Endometriosis and Acupuncture


Acupuncture for Endometriosis - Cure or Pacifier?
By Shelley Ross

For practitioners and enthusiasts of acupuncture, endometriosis is simply another illness to deal with and cure. For scientists, however, acupuncture may be a pacifier, or a means for patients to believe that they are being cured. The thinking is that women may be seeing results from acupuncture treatments due to the consequent positive thinking that a prospective cure can bring. Is acupuncture for endometriosis a real solution?

In order to understand if there is a link between acupuncture and easing endometriosis pains, one needs to understand the underlying concepts of acupuncture.

A component of Traditional Chinese Medicine (TCM) acupuncture works with a universal store of energy known as chi. Chi is present in all nature, and flows through our bodies.

Uninterrupted, chi can bring good health and can put humans in harmony with their environment. When the flow of chi through our body, or in nature is disrupted however, illness and destruction can result.

Acupuncture seeks to allow chi to flow through normal channels once more and, in so doing, reverse sicknesses or bring relief to those in pain. Acupuncture does this through the use of tiny needles, which are inserted in strategic points of the body where the chi flow can pass undisturbed.

If chi balance is restored, acupuncture promises, healing can begin. This promise has long drawn the busy Western World to this medicine of the East; in fact, enthusiasts of acupuncture testify to its ability to make them relax and think better, even lead healthier lives. In order to see what acupuncture can do for endometriosis, it will help to understand how endometriosis happens.

During a woman’s monthly cycle, her uterus forms an inner lining called the endometrium, which is designed to nurse a fetus should incoming sperm fertilize an egg. If no fertilization occurs, the endometrial lining will pass out of the body during menstruation.

In some cases, however, the endometrial lining passes to other parts of the body, causing internal bleeding, scarring and disruption to normal bodily functions. This condition is known as endometriosis, and those who suffer from it also experience intense, progressive bodily pain. Doctors can treat endometriosis by controlling the levels of estrogen in the body, or by prescribing pain medication so those women can deal with the pains that come with the disorder. Surgery is another option that can remove the misplaced endometrial tissue and associated scarring and adhesions, although this may only offer short-term relief and a number of surgeries maybe required.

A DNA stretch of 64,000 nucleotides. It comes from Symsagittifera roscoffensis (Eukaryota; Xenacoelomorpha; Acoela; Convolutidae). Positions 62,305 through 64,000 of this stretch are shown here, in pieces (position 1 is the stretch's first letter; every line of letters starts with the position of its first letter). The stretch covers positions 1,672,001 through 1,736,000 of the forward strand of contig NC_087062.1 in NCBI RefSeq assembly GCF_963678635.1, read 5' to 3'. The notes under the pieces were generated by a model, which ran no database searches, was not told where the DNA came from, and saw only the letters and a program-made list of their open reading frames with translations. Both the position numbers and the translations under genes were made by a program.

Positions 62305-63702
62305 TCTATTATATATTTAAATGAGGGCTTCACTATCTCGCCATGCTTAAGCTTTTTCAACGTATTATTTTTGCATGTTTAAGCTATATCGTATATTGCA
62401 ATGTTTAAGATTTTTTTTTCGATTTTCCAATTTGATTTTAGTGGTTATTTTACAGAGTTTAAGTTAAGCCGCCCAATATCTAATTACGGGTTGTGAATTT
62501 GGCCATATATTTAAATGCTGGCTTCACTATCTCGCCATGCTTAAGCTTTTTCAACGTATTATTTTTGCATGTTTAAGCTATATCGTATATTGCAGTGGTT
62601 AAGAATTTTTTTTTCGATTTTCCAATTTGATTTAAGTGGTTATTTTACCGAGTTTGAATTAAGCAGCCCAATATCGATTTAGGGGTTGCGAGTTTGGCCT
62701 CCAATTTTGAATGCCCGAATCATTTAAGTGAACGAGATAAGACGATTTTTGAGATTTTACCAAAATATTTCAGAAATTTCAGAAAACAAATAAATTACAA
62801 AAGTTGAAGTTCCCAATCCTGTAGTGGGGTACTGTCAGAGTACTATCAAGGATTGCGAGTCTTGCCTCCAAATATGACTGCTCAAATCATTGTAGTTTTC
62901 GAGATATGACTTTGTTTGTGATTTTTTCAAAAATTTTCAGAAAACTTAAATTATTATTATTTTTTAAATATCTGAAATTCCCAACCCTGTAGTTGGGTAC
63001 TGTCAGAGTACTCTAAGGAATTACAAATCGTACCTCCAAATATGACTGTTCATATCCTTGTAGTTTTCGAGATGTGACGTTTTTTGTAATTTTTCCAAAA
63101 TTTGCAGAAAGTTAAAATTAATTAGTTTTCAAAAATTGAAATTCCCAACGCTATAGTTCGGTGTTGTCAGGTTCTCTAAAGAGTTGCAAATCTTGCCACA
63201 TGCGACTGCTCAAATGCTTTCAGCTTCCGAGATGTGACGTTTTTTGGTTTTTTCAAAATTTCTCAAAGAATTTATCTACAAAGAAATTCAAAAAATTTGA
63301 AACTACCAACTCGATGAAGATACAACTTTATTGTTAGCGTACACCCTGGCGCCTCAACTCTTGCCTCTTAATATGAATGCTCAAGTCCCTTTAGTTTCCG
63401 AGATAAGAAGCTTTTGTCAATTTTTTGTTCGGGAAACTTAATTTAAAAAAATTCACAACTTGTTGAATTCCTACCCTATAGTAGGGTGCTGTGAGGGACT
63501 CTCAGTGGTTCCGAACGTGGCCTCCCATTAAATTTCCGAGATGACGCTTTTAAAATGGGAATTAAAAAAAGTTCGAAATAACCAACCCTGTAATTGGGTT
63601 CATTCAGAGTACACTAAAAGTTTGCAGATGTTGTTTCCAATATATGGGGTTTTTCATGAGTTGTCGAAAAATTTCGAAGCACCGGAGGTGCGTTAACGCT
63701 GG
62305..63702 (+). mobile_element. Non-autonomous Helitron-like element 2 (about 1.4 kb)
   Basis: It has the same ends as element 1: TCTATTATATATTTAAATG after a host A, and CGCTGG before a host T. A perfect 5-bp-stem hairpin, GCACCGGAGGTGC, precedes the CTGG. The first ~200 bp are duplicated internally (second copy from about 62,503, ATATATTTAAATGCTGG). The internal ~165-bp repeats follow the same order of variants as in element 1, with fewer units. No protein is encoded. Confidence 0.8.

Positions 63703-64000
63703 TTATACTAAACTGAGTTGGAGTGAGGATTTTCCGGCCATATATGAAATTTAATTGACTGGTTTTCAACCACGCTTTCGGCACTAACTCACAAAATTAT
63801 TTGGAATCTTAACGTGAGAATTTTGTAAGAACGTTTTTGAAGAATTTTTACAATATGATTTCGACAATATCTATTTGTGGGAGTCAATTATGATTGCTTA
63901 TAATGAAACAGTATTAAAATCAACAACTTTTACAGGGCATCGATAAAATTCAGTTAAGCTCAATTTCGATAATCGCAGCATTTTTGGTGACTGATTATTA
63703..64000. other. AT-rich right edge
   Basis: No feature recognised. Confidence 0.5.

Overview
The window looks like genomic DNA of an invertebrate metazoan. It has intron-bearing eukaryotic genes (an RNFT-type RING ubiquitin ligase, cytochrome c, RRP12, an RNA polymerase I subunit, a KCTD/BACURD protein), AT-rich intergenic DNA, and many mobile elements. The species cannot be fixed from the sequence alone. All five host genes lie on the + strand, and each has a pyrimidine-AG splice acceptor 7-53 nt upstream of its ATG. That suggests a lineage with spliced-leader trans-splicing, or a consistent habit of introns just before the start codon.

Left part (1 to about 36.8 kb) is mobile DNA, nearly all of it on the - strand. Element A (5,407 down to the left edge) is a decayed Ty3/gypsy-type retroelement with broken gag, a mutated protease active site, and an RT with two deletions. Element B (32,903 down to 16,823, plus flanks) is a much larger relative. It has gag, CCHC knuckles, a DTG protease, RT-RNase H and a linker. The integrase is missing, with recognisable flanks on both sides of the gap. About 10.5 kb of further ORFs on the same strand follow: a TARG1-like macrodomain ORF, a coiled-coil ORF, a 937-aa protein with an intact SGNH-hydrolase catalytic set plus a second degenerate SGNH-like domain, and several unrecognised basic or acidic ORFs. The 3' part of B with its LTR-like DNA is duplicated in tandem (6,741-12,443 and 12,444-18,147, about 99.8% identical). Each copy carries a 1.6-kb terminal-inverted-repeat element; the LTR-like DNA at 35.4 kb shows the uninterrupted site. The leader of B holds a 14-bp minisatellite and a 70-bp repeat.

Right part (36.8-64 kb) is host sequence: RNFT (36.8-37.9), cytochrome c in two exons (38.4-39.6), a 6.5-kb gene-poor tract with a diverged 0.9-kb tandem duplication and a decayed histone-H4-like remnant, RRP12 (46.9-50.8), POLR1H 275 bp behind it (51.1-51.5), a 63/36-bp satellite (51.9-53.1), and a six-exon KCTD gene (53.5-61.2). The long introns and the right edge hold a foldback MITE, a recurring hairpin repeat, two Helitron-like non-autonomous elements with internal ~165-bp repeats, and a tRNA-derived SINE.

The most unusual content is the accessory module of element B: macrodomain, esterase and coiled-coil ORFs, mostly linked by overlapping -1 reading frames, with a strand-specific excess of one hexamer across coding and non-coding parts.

Due to the lack of comprehensive medical and surgical treatment a number of women seek alternative means to treat their condition or to compliment other treatments.

When attending a session with a TCM practitioner they will ask you many questions regarding your menstrual cycle and also about your life. The treatments are very much targeted to each individual and the acupuncture points chosen will vary from person to person. Common points are on the neck, ears, back, abdomen and legs.

Alongside the acupuncture sessions, herbal remedies will be given too. These are also tailored for the individual and act in conjunction with the chosen acupuncture points.

By rerouting the chi, the inserted needles can supposedly make people with endometriosis feel better and stronger - strong enough to deal with the pains of their disorder. In other words, acupuncture helps endometriosis, but does not heal it.

It is thought that acupuncture helps in a number of ways, it can relax a woman and make it easier to deal with the pain and discomfort, increase blood flow to the abdomen which promotes healing and may act as a pain reliever by releasing endorphins into the system. Discover more information on natural alternatives for treating endometriosis by signing up to the newsletter below.

If you are interested in using acupuncture for endometriosis pain relief, then consult with your doctor first and talk about what other therapies are available. If you are given the go ahead for acupuncture, look for licensed acupuncturists in your area, or consult with fellow endometriosis patients on the acupuncturists they have gone to.

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